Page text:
Buckinghamshire Council has launched a scheme for older and disabled bus passengers to get discounts on their travel costs. The news will be welcome as the age when people in England can get a free bus pass is set to increase over the coming years.
People who live in England can currently apply for a free bus pass when they reach state pension age, which is currently 66 for both men and women.
However, the state pension age is due to increase gradually to 67 between 2026 and 2028 and then to 68 between 2044 and 2046.
Buckinghamshire Council is helping residents who may be impacted by the change with a five-month bus fare discount trial.
From April to August, those with a council concession bus pass with be able to travel for a reduced £1 before 9am, reports Bucks Free Press.
Steven Broadbent, Buckinghamshire Council’s Cabinet Member for Transport, said: “By offering travel before 9am for a reduced fare of £1, the new trial will provide greater flexibility and accessibility for passengers and promote the benefits of using the local bus network.”
Bus pass holders already have free travel on weekdays between 9am and 11.59pm. In accordance with the rules for England, residents of Buckinghamshire can get a free bus pass when they reach state pension age.
The new ‘early bird’ concession will be in effect for trips within Buckinghamshire, as long as they begin and end within the county.
Residents aged 65 and over qualify for the concession pass and so can access the £1 discounted fare.
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People aged 60 and over may still qualify for free transport if they live in parts of the UK. For instance, those who live in London can get free transport on buses, the Tube and other transport within the Capital.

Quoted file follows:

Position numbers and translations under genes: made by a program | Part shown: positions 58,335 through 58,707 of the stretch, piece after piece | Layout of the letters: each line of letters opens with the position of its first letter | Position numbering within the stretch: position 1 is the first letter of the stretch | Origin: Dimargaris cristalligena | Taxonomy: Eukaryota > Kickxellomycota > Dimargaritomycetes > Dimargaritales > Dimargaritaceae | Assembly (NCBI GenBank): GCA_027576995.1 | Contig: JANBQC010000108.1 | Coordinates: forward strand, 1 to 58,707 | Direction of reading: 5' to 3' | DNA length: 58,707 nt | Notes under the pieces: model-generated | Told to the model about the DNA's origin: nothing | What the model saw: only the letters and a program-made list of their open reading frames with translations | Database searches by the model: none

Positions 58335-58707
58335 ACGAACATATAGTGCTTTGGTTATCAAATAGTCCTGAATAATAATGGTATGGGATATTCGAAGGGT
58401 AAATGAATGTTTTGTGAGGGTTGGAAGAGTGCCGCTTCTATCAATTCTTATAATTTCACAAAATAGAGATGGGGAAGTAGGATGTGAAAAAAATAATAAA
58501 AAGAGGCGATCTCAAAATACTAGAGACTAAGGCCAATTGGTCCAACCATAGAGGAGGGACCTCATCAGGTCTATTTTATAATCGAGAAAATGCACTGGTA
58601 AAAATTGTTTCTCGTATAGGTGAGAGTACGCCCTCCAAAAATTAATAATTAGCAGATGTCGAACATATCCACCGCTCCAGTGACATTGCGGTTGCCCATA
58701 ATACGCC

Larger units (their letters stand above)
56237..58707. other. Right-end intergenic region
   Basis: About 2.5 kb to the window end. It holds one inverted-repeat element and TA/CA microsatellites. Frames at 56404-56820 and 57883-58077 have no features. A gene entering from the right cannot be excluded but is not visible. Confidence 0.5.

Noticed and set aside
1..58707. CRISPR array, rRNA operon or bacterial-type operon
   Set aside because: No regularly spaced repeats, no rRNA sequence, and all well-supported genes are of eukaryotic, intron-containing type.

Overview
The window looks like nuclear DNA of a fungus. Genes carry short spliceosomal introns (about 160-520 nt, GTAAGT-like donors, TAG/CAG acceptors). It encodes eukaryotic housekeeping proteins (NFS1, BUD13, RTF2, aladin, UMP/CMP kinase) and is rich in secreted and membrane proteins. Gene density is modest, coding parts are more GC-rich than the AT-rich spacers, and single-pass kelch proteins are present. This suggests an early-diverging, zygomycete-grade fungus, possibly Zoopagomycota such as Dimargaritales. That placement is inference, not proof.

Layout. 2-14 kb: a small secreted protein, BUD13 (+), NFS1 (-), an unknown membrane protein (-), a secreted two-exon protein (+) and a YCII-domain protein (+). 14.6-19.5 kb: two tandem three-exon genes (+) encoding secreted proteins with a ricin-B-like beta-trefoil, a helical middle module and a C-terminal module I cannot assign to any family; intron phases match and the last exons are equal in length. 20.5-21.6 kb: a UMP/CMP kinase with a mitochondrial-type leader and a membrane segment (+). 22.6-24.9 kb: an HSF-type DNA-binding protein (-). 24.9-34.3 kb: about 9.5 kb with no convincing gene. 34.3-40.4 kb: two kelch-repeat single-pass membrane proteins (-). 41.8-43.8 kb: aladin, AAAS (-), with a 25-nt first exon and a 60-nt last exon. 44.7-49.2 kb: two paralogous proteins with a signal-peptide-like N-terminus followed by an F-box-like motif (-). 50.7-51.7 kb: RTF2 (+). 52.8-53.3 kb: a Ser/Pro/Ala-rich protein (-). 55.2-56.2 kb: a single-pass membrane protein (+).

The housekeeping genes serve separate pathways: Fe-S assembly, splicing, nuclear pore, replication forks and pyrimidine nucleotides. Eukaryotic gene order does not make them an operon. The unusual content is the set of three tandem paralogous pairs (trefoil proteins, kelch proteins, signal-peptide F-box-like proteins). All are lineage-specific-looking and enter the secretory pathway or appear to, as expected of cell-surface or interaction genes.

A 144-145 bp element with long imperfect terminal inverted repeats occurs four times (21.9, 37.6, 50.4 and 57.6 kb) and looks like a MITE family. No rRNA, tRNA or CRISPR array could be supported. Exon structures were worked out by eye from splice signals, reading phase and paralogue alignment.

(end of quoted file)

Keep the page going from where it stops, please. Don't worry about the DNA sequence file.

People in Wales can get a free bus pass once they turn 60. The Government website has a checker tool where a person can find out what discounts are available in their area.
The tool works by a person typing in their postcode and it then directs them to their local council website, which will have the relevant information.
State pension payments recently increased 10.1 percent for both the basic and new state pension.
The full basic state pension now pays £156.20 a week while the full new state pension is £203.85 a week.
A person can find out their state pension age using a tool on the Government website. There is also a state pension forecast tool which will show a person how much state pension they are on track to receive.
A person may be able to increase their state pension by voluntarily paying National Insurance contributions to top up any gaps in their record.
An individual typically needs 30 years of contributions to get the full basic state pension and 35 years of contributions to get the full new state pension.
People of state pension age may also want to check if they can apply for Pension Credit, which tops up the incomes of pensioners on low incomes.
An eligible person can apply for the support up to four months before they reach state pension age.
The much-underclaimed benefit tops up a person’s weekly income to £201.05 a week for single claimants and up to £306.85 a week for couples.
Claiming the benefit also provides access to other means of support from the Government, including council tax discounts, free TV licences for claimants aged 75 and over and help with heating bills.
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